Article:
Question: Was the house used ...

Question: Was the house used for the PBS show Manor House also used for the movie Gosford Park? — Paige

Televisionary: Nope, though many wondered the same since to the untrained eye (most viewers, myself included) the two locations are close enough in appearance to cause confusion. Manor House was shot at Manderston, a 109-room Edwardian mansion near the Scottish border town of Duns. Robert Altman's Gosford Park was filmed at Wrotham Park, an estate in England's Hertfordshire countryside.

read more

Question: I was always a ...

Question: I was always a devoted fan of two medical shows created by James Moser, Medic and Ben Casey. But I thought I remembered hearing about another show he was going to do, Medicine Man. Whatever happened to it? Was it ever produced or broadcast? — Andrea H., Tallmadge, Ohio

Televisionary: Yes, it was, Andrea, but it was called Ben Casey and it ran from October 1961 to March 1966. Medicine Man was the title Moser intended for the series, but Oliver Treyz, the head of ABC when the pilot was created, gave that the thumbs-down. "It was an allegorical title," Moser told TV Guide of his initial choice in 1962. "I guess Treyz doesn't dig allegory. He wante read more

AMERICA'S MOST BLUNTED

Talk-show host John Walsh broke his ankle on the job Thursday. Seems the 57-year-old got overenthused while taping a segment on extreme sports, injuring himself while imitating a kid skateboarder's stunt. Walsh's wipeout airs on The John Walsh Show's May 16 episode. Tempting, but we still won't watch. read more

Renée Zellweger's Ewan Obsession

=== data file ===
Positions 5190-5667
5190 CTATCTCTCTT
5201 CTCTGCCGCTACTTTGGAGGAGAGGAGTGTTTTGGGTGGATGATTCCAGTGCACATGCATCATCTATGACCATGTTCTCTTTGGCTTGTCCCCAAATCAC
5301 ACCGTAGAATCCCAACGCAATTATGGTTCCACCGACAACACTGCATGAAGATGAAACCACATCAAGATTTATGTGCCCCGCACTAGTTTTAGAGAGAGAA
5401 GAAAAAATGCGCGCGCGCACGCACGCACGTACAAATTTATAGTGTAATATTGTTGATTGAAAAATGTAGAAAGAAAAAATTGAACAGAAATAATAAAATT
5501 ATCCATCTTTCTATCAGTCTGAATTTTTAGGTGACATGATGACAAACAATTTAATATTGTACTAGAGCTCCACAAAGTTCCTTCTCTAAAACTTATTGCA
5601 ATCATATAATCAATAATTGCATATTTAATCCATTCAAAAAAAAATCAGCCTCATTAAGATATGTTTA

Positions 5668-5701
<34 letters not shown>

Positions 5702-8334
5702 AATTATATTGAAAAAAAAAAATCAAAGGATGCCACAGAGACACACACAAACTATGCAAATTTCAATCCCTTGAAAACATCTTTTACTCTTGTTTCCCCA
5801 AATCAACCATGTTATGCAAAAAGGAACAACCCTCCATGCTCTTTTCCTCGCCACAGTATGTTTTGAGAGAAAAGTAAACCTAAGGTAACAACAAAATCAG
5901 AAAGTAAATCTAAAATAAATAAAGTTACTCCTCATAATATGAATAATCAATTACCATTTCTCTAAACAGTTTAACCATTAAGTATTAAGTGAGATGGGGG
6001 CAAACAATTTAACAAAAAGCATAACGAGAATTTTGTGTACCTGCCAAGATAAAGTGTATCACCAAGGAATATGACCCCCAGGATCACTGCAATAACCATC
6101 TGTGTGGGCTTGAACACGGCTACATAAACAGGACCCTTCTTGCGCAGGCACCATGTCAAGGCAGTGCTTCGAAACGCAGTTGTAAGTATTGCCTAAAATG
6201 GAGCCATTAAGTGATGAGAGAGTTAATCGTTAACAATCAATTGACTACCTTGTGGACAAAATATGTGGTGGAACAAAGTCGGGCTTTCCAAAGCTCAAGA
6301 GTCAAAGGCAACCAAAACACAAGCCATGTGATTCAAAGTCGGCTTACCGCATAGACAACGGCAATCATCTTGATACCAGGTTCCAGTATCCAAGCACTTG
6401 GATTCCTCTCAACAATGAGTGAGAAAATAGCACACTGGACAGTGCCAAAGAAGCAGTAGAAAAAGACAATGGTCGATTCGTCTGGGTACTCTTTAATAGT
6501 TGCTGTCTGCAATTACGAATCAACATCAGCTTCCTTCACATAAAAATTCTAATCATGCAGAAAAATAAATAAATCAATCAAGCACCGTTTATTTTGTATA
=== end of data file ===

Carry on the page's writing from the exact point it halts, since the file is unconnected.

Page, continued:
Renée Zellweger may consider herself somewhat "cinematically ignorant," but it sounds to us like there's at least one actor whose oeuvre she's mastered. "For seven years, I've been going, 'Where's Ewan McGregor? What's Ewan McGregor doing? Is he making this? Is there a girl? What kind of girl? Can we make that happen?" she says, with a laugh. "We've been acquaintances for a long time, but I've been his fan for even longer."

Thank goodness Down with Love, an homage to the comedies of Doris Day and Rock Hudson, finally came along — if only for her agent's sake. Zellweger stars as Barbara Novak, an author whose 1962 titular best seller encourages career-minded women to say "no" to lo read more

Dreams Come True


If there were any relation between ratings and quality, American Dreams would be the No. 1 show on TV. But hey, we're not complaining; at least NBC has renewed the soul-stirring '60s-set dramedy for a second season. "We're the little engine that could," executive producer Jonathan Prince tells TV Guide Online. "It's hard to call yourself a hit on the network that gives us Friends and ER ... but I feel really good about what we've done, especially up against The Simpsons and such tough competition."

Prince's boss, NBC prez Jeff Zucker, seconds that emotion. "He said, 'I'm going to make Sundays work,'" reveals Prince. Heaven knows he and his Dreams team are trying. For this week's season finale (airing at 8 pm/ET), they've recruited Destiny's Child vocali read more

My Watchlist

On TV

Editors' Picks

10:01PM | USA
9:00PM | USA

Full Episodes

Find a TV Show

See more »